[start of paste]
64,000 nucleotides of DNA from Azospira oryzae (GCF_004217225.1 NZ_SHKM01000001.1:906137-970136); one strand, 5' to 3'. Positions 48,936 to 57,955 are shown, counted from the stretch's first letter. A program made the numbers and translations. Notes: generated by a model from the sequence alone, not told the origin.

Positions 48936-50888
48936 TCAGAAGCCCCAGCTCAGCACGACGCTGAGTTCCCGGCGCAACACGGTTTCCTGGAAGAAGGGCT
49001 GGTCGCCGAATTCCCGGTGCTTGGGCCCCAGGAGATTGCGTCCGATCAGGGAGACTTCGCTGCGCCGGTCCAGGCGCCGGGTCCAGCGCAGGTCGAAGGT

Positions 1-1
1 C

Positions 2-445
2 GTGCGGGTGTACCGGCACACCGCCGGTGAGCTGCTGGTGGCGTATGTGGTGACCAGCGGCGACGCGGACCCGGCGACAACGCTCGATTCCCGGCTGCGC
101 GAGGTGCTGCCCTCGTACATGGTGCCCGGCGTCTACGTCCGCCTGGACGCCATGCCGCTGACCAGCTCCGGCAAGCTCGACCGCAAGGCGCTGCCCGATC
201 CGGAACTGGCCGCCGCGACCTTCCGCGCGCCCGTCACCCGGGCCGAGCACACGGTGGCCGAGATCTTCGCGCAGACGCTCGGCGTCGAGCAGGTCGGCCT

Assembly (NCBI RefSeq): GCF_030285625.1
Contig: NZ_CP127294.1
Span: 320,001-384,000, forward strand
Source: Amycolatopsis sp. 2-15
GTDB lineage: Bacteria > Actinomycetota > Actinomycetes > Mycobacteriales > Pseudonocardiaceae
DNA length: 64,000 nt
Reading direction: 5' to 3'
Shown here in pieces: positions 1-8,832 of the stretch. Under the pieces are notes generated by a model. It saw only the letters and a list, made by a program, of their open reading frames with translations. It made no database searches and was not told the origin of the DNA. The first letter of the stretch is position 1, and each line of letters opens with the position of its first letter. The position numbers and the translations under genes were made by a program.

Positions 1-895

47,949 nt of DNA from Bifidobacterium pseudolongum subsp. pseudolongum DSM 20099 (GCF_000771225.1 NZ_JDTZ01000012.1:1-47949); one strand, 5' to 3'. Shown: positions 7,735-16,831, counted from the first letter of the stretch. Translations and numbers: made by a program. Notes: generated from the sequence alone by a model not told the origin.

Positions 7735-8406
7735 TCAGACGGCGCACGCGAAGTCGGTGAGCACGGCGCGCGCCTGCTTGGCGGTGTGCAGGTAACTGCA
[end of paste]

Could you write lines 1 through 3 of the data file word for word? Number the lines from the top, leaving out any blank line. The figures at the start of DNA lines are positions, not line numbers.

64,000 nucleotides of DNA from Azospira oryzae (GCF_004217225.1 NZ_SHKM01000001.1:906137-970136); one strand, 5' to 3'. Positions 48,936 to 57,955 are shown, counted from the stretch's first letter. A program made the numbers and translations. Notes: generated by a model from the sequence alone, not told the origin.

Positions 48936-50888
48936 TCAGAAGCCCCAGCTCAGCACGACGCTGAGTTCCCGGCGCAACACGGTTTCCTGGAAGAAGGGCT